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THYESTES 100.00%
Son of Pelops, brother of Atreus (q.v.).
PELOPS 100.00%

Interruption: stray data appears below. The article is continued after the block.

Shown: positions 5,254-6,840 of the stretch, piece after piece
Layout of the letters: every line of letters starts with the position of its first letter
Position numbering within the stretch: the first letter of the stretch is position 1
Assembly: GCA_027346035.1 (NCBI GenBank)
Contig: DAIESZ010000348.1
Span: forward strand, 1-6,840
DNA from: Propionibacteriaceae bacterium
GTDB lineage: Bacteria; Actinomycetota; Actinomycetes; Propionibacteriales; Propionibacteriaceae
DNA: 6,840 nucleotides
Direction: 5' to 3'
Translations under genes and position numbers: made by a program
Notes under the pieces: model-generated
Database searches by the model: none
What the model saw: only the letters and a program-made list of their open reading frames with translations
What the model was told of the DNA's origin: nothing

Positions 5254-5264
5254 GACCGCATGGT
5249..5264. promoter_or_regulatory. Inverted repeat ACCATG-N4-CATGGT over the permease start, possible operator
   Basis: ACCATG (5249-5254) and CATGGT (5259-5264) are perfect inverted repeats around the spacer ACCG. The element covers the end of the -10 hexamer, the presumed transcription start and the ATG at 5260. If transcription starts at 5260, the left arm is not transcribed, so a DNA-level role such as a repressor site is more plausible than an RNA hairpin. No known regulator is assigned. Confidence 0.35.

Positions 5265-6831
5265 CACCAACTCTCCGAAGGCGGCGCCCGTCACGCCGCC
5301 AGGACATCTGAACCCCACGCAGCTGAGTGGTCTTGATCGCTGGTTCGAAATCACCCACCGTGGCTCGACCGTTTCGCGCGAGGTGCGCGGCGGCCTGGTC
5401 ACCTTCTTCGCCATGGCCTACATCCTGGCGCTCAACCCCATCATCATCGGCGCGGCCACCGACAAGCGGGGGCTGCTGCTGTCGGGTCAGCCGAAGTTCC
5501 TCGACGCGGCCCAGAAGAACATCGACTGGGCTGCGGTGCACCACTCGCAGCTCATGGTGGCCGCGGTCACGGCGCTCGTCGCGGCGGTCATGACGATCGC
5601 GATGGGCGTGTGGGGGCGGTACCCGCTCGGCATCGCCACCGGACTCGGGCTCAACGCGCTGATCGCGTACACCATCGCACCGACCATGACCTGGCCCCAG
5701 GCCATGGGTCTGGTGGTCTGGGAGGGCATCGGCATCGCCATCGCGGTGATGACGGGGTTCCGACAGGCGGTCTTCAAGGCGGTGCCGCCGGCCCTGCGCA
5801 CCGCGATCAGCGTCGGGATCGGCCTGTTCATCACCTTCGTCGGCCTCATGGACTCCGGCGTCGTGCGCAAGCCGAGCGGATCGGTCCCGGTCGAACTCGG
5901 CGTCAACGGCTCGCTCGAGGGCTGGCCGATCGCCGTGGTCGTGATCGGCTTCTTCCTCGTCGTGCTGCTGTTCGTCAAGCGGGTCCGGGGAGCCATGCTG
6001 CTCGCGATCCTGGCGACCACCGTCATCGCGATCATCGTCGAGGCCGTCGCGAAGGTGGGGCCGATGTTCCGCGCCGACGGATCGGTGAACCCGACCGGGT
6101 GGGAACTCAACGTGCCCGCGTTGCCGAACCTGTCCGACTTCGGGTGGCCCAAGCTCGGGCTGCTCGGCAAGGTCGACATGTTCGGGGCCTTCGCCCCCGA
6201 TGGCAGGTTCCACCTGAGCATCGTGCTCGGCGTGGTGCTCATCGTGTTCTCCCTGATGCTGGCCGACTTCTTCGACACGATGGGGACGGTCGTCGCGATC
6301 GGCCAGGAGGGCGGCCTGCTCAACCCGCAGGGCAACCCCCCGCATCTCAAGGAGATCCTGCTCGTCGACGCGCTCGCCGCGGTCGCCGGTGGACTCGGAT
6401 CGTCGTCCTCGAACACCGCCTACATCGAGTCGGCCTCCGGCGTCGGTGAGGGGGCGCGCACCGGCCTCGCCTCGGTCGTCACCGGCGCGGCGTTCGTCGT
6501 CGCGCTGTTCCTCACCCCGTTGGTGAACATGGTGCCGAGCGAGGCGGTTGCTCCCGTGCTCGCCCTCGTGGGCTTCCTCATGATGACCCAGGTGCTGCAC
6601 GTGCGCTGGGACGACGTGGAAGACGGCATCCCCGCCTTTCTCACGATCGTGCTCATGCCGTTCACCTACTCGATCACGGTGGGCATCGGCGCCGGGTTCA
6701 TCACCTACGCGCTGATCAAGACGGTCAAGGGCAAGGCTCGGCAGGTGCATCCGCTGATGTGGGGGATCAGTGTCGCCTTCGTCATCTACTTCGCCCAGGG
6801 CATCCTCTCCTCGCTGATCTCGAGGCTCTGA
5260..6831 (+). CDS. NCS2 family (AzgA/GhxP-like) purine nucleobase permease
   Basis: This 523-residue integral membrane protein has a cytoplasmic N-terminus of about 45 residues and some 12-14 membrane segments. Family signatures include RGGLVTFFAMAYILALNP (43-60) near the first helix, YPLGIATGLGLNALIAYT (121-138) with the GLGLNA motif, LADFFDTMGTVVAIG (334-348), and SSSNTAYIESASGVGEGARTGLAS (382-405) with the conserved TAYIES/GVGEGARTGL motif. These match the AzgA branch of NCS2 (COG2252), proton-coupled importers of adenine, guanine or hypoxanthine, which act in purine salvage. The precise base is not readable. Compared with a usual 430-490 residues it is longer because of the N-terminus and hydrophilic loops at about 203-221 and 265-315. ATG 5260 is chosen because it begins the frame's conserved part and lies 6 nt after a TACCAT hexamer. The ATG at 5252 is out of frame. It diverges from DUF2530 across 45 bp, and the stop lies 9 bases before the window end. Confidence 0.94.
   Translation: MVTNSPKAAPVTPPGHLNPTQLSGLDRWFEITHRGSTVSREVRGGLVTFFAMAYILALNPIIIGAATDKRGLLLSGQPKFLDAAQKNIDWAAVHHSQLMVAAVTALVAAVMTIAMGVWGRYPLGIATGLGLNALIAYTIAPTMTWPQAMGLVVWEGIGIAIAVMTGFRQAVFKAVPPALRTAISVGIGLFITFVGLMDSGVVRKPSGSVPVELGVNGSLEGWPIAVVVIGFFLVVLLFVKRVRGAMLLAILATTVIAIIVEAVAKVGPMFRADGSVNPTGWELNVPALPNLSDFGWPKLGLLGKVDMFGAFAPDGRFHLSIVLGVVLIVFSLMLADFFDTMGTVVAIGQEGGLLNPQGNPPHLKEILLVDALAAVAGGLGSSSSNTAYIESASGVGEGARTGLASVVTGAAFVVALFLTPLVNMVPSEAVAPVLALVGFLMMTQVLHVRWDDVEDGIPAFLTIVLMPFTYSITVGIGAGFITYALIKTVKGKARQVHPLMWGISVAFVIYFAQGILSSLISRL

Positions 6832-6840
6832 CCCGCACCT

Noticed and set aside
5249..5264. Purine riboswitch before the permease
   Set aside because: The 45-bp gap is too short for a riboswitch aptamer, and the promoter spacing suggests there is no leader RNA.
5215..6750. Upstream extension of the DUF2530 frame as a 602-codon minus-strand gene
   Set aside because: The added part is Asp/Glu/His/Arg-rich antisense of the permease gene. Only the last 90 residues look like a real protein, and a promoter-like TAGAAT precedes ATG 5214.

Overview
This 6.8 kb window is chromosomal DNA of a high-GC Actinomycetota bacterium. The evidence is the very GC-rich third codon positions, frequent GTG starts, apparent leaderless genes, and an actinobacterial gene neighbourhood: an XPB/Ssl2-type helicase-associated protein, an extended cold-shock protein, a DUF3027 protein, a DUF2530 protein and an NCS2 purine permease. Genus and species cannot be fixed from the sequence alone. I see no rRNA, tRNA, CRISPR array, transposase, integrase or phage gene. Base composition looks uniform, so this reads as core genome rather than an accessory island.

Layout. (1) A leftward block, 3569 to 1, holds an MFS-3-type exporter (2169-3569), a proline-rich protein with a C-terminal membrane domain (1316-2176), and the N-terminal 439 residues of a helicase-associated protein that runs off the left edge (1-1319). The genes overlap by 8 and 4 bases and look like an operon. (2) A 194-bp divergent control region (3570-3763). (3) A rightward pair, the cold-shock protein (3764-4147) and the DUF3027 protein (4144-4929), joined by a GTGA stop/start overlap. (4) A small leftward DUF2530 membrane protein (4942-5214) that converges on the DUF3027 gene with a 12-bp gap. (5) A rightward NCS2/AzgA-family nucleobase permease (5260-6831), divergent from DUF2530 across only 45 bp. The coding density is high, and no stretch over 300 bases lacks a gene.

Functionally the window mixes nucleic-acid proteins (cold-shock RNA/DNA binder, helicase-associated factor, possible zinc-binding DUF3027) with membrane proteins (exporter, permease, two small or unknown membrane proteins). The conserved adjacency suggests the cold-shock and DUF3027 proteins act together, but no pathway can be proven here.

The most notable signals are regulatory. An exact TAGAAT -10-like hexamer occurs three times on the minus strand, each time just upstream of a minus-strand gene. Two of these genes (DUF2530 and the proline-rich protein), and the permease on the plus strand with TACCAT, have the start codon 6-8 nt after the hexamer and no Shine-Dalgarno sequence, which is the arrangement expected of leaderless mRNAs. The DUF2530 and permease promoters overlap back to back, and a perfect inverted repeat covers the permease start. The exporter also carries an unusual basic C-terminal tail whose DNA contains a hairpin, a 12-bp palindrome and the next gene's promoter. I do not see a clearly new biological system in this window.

Son of the Lydian or Phrygian king Tantalus and Dione, daughter of Atlas. When he was a child, his father slew him, cut him to pieces and seethed him, and set him as food before the gods. The gods did not touch the horrible meal; only Demeter, absorbed in grief for her stolen daughter, ate one shoulder. By the command of Zeus, Hermes replaced the pieces in the caldron, and Clotho drew the boy from it in renewed beauty, while Demeter replaced the missing shoulder by one made of ivory. Hence it was that his descendants, the Pelopidae, bore on one shoulder a mark of dazzling whiteness. Pelops, when grown to manhood, went to Pisa in Elis as a wooer of Hippodamia, daughter of king (Enomaus. He won the victory, the bride, and the kingdom, by the help of the winged steeds given him by Poseidon, and by the treachery of Myrtilus, the chariot driver of (Enomaus. When Myrtilus (or Myrsilus), a son of Hermes, claimed the promised reward, half the kingdom, Pelops hurled him from his chariot into the sea. Through his curse and the anger of Hermes, the baneful spell was once more cast upon the house of Pelops. He returned to Pisa, and, after he had made himself master of Olympia, he is said to have restored the games with great splendour, a service for which his memory was afterwards honoured above that of all other heroes. By another act of violence he obtained possession of Arcadia, and extended his power so widely over the peninsula that it was called after his name the Peloponnesus, or "island of Pelops." By Hippodamia he had six sons (cp. ALCATHOUS, ATREUS, PITTHEUS, THYESTES), and two daughters; and by then Nymph Axioche, a son Chrysippus. The latter, his father's favourite, was killed by Atreus and Thyestes, at the instigation of Hippodamia, and his dead body was cast into a well. Peleus discovered the crime, and banished the murderers from the country. Hippodamia thereupon took refuge with her sons at Midea in Argolis. On her death, Peleus buried her bones in the soil of Olympia.